Dollars and sense: the Aussie dollar in 2018

January 23, 2018

A rising dollar is good news for some sectors, while a fall is good for others.

Dollars and sense: the Aussie dollar in 2018.

Some pundits project the Australian dollar to appreciate in 2018 due to a climate of global economic growth, rising commodity prices and expectations of interest rate rises. Indeed, a survey by the ABC found that three out of nine Australian bank economists expect rates to rise.   

But an increasing number of economists, including the remaining six from the ABC survey, are predicting the dollar to fall during 2018, albeit only slightly. Here are some factors to consider if you’re investing overseas or planning international travel. 

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What makes the exchange rate move?

Since early 2016, the Australian dollar has been gradually (but erratically) appreciating against the US dollar. For BIS Oxford Economics associate director of economics Richard Robinson, the middle of 2018 will probably see the US dollar about 75 cents, and by the middle of 2019 it may get to around 72 or 73 cents.

However, Robinson also believes this will probably be about as low as it will go before it starts lifting again. “Probably late this decade or possibly in 2020 we think the RBA [Reserve Bank of Australia] will start to raise rates as the economy starts strengthening,” he says. “That also means Australia becomes more attractive as an investment destination and the exchange rate starts appreciating again.”

Independent economist and former Bank of America chief economist Saul Eslake agrees that that in 2018 the Australian dollar is more likely to depreciate for three reasons:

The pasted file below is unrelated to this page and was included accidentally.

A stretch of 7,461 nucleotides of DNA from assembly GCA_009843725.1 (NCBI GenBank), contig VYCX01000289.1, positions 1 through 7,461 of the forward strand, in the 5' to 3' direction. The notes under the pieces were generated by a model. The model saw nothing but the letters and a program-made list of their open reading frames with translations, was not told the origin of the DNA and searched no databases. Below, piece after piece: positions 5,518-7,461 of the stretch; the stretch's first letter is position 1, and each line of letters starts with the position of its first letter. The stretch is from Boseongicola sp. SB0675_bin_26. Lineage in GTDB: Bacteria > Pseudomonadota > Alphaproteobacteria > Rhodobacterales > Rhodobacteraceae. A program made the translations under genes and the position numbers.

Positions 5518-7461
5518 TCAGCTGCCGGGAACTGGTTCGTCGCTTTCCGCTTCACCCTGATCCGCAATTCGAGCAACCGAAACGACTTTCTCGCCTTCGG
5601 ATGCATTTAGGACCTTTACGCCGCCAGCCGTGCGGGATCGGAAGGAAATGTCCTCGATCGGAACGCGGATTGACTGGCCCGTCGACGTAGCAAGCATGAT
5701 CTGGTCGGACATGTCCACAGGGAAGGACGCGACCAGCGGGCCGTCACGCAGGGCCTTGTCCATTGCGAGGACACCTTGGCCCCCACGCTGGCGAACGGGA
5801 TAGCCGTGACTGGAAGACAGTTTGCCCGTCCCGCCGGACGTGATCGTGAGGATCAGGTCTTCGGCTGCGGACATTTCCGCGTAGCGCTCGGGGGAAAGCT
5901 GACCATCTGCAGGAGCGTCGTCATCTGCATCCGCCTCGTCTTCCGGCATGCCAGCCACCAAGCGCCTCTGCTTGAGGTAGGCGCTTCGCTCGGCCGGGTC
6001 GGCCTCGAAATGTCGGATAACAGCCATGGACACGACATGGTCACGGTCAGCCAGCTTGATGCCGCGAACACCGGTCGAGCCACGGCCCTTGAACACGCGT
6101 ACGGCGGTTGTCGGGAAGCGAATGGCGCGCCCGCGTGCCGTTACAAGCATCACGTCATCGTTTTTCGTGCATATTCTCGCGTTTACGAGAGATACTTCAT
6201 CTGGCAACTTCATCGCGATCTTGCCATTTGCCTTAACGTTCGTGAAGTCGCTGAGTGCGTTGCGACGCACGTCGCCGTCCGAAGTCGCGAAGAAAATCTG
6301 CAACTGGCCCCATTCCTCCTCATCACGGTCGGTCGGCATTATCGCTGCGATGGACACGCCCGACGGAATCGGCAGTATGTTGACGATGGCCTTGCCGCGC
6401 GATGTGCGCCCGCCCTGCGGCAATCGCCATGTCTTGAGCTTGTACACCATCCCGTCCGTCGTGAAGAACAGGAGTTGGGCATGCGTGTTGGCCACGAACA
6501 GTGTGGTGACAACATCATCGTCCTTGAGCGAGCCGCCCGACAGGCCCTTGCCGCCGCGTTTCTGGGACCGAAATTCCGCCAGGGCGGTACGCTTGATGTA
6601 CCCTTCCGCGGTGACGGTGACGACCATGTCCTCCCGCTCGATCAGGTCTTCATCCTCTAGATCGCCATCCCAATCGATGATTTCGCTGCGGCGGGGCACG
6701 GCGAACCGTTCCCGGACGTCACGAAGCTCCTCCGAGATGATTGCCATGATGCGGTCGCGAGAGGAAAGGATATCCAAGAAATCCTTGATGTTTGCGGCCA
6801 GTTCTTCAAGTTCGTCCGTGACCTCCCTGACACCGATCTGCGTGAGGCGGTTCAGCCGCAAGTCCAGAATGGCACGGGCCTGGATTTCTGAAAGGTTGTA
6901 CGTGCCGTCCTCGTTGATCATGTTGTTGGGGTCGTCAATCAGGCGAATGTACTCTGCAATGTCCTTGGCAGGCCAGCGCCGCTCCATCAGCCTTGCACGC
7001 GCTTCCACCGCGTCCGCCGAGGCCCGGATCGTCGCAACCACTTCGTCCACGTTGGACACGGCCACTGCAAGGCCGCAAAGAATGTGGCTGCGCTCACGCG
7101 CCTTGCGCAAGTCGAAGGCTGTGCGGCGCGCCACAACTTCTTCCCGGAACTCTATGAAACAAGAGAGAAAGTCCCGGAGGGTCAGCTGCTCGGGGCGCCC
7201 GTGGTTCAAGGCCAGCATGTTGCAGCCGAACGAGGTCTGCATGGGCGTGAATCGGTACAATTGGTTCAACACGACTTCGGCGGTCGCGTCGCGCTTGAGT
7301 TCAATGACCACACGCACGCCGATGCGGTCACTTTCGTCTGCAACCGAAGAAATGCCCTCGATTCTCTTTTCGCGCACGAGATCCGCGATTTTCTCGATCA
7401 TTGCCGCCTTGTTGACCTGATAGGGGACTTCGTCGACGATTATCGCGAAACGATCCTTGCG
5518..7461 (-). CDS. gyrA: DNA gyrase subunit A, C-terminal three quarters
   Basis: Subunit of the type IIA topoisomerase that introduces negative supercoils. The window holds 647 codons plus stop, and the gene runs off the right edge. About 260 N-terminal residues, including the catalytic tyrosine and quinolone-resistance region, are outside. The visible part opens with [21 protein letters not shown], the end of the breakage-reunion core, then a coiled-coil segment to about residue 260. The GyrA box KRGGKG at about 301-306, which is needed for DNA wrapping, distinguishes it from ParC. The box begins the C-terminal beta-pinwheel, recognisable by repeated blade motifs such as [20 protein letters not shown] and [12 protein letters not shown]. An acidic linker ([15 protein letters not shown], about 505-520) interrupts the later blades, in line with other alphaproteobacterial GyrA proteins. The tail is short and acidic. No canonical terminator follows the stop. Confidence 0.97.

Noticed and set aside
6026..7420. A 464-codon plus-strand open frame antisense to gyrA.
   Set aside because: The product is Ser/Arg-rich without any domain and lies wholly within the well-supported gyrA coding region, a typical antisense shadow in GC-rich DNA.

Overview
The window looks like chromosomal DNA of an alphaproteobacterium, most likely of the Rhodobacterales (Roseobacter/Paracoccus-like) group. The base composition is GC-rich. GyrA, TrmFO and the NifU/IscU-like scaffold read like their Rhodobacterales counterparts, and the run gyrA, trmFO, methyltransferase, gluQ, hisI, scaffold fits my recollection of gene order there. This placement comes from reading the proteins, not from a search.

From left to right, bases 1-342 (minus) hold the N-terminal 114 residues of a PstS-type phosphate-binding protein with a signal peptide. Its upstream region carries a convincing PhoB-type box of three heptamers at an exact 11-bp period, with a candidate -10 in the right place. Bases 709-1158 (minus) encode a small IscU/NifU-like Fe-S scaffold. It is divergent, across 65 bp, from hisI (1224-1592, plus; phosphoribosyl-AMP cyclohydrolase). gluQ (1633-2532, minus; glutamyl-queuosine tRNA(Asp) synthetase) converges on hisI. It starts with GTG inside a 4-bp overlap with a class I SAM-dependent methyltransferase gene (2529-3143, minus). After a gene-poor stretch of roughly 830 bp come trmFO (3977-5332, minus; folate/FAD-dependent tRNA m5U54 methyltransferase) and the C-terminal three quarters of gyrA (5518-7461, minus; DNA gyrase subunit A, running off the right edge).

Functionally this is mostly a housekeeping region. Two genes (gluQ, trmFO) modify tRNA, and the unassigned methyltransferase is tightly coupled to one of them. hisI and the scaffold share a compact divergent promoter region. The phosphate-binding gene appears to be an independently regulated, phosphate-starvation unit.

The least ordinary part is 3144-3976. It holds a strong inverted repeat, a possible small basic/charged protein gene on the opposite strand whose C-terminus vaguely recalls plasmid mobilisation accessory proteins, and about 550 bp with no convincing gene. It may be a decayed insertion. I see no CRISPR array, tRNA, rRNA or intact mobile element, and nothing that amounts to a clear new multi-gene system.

-The US dollar is likely to rise against most major currencies, as the United States Federal Reserve moves interest rates back up towards “normal” levels, fuelled by the impact of President Donald Trump’s fiscal stimulus and tax cuts.

-The Reserve Bank of Australia is likely to lag other central banks in raising interest rates, so interest rate spreads in favour of the Australian dollar will narrow further (and in the case of the US, they could turn negative for the first time since the early 2000s).

-Commodity prices are more likely to fall than rise, as Chinese demand moderates while supply increases a little further.

However, the exchange rate is also tipped to remain in relatively tight channels. Deloitte Access Economics partner David Rumbens says if global economic growth continues in a fairly strong fashion, a big currency move is unlikely.

What impact does the exchange rate have?

Rumbens says industries involved in exporting, such as manufacturing, tourism, education, mining and the agricultural sector, will benefit if the dollar falls – their products will become cheaper and hence more attractive. He says this can also have a beneficial impact on the federal budget, as it means greater income for the government.

“For those sectors that trade, as the dollar comes down, Australian goods and services become more competitive,” Rumbens says. “If profitability improves for Australian exporters of coal, iron ore and wool that means more income through taxation, which means an improvement for the federal budget.”

Robinson agrees that a lower Australian dollar will be good for the federal government’s bottom line. “The fall in the dollar is probably good overall for corporate profits and therefore taxes,” he says. “But some industries will be affected by higher costs and lower profits.”

While exporters will benefit from a lower dollar, on the flipside, the importing sector, including wholesalers and retailers, will find it tougher.

Costs become higher and businesses either have to pass this onto the consumer or absorb it themselves.

“Retail is a very competitive sector, and a lower dollar can have an impact on profit margins in those sectors,” Rumbens says. “But because the dollar won’t fall much, it probably won’t have a huge impact.”

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